Woman charged with animal cruelty after 44 dead dogs found in freezer

More than 160 living dogs removed from the property; 4 in critical condition

Woman charged with animal cruelty after 44 dead dogs found in freezer
Donna Roberts, 65, was arrested and charged with animal cruelty. She has since been released with a pending court date. (Source: New Jersey State Police/Facebook)

SHAMONG TOWNSHIP, NJ (RNN) - A woman was arrested and charged with animal cruelty after police say they found 44 dead dogs in freezers and more than 100 living dogs in “deplorable and inhumane conditions” at her home.

Officials with the New Jersey State Police and Burlington County Health Department inspected the home of 65-year-old Donna Roberts on Tuesday, according to a statement the police posted on Facebook.

Detectives say more than 100 dogs of various breeds were living at Roberts' home and there was evidence of animal cruelty inflicted on those dogs. Some of the officials experienced dizziness and nausea because the home smelled of animal feces and ammonia.

Detective Sgt. Ian Fenkel said the conditions inside the home were so terrible it was condemned, according to the Burlington County Times.

“The dogs were found to be both inside and outside, living in their own waste,” he said. “It appeared, in my opinion, that there was no cleanup done as far as the urine and feces that these dogs were living in.”

Further investigation revealed 44 dead dogs had been packaged in plastic bags and stored in freezers throughout Roberts' home, police say.

Four of the living dogs were in critical condition, so they were transported to an emergency veterinary clinic.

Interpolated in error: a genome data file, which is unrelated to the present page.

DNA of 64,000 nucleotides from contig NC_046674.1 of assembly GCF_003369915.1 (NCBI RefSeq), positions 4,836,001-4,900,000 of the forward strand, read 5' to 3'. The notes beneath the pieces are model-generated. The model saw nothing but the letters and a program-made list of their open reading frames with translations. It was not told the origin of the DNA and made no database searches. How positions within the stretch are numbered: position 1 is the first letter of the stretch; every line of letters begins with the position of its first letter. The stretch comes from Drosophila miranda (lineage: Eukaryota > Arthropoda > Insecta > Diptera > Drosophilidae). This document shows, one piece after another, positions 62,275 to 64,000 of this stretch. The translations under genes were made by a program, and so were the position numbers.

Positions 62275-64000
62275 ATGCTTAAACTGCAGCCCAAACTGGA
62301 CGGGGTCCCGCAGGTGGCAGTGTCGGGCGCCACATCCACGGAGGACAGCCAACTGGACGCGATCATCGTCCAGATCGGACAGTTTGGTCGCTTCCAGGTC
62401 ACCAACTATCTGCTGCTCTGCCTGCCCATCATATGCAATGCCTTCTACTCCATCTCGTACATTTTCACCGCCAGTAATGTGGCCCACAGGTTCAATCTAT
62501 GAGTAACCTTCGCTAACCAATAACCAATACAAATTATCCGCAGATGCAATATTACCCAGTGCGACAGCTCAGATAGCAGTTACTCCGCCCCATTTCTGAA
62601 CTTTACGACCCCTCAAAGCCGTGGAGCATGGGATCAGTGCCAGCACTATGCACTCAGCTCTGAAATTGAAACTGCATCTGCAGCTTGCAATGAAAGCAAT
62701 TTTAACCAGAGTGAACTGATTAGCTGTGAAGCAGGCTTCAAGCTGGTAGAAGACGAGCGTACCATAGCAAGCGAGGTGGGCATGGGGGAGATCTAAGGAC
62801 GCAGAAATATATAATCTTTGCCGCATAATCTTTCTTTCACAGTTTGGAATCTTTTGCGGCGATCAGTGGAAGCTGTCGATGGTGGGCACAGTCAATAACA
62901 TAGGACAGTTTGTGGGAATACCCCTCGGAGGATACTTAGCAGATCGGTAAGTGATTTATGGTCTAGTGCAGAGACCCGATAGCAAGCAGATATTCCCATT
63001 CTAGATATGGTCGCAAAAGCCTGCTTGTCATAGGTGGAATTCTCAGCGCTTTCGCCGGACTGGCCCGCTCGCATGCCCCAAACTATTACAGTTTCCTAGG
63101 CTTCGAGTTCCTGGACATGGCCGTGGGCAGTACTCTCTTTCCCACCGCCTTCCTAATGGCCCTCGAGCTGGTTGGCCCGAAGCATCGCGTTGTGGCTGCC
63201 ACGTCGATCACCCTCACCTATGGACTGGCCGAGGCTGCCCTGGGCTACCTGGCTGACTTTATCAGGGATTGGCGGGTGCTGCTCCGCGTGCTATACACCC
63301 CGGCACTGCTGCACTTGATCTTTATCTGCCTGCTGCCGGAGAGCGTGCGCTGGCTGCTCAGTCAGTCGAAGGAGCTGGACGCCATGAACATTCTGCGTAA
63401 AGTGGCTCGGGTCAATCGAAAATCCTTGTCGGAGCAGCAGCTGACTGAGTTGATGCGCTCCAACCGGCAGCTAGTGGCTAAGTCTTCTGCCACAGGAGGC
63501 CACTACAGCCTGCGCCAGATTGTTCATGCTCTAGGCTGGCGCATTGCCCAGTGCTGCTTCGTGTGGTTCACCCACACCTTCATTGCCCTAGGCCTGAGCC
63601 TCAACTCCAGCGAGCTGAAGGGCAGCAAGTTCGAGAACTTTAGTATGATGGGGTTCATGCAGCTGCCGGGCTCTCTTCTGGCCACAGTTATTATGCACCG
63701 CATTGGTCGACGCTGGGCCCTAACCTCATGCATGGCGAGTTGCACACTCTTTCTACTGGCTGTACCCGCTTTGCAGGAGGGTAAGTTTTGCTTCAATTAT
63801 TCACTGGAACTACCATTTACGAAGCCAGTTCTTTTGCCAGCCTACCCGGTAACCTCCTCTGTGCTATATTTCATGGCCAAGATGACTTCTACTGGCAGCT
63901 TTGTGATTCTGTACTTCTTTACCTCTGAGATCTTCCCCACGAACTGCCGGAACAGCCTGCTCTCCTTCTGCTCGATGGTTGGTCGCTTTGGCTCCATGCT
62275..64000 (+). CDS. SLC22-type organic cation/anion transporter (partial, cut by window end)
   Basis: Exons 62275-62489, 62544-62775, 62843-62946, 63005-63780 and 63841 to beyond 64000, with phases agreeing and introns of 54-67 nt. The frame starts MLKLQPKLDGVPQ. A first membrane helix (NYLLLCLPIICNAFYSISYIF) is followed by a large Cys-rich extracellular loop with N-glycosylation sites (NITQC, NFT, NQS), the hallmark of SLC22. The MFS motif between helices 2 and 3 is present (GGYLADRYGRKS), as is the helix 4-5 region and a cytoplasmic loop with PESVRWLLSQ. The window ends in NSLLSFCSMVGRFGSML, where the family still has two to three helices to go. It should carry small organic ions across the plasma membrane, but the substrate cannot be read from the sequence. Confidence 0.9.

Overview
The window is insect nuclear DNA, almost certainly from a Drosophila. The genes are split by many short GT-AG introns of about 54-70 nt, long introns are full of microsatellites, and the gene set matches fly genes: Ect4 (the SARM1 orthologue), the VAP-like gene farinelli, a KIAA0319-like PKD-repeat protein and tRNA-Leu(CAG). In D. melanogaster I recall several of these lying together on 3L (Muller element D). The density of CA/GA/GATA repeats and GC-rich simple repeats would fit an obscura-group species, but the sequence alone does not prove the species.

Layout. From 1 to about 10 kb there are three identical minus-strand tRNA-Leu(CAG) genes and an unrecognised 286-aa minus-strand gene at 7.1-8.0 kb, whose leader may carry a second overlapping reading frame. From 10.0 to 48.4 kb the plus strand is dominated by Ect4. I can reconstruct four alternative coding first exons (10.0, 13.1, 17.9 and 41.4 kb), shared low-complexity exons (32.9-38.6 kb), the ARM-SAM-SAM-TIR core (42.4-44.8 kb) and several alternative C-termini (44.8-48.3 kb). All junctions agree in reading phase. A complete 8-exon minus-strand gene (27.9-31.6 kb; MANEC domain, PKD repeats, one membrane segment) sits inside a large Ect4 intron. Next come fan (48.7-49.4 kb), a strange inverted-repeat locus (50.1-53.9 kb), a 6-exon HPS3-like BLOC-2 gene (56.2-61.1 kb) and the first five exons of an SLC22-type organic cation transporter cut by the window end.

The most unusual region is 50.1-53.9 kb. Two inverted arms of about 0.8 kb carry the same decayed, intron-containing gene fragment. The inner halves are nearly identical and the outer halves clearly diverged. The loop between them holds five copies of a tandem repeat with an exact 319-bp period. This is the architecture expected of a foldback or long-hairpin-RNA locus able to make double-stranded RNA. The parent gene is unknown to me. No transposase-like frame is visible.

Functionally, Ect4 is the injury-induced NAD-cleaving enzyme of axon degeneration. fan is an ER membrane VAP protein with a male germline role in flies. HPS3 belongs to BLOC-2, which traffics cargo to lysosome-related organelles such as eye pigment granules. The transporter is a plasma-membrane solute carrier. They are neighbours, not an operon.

The remaining dogs were treated at the home by animal shelter workers. In total, police say they removed 161 living dogs from the property.

Six regional shelters took in some of the rescued animals, according to the Burlington County Times.

“The deplorable and inhumane living conditions the rescued dogs were forced to endure is tragic," Police Col. Patrick Callahan said. “Troopers take an oath to protect and safeguard life, including the lives and well-being of pets, which can be vulnerable to abuse.”

Residents had been complaining about the property and potential animal abuse for months, the Burlington County Times reports. As a result, the township enacted new ordinances, on which the police were able to act, leading to the search of Roberts’ home.

“I’m just really happy we were able to play some small role in bringing this woman to justice for this really inexcusable abuse of animals,” said Kate Gibbs, the director of the Burlington County government.

Roberts was released from custody with a pending court date.

The investigation is ongoing.

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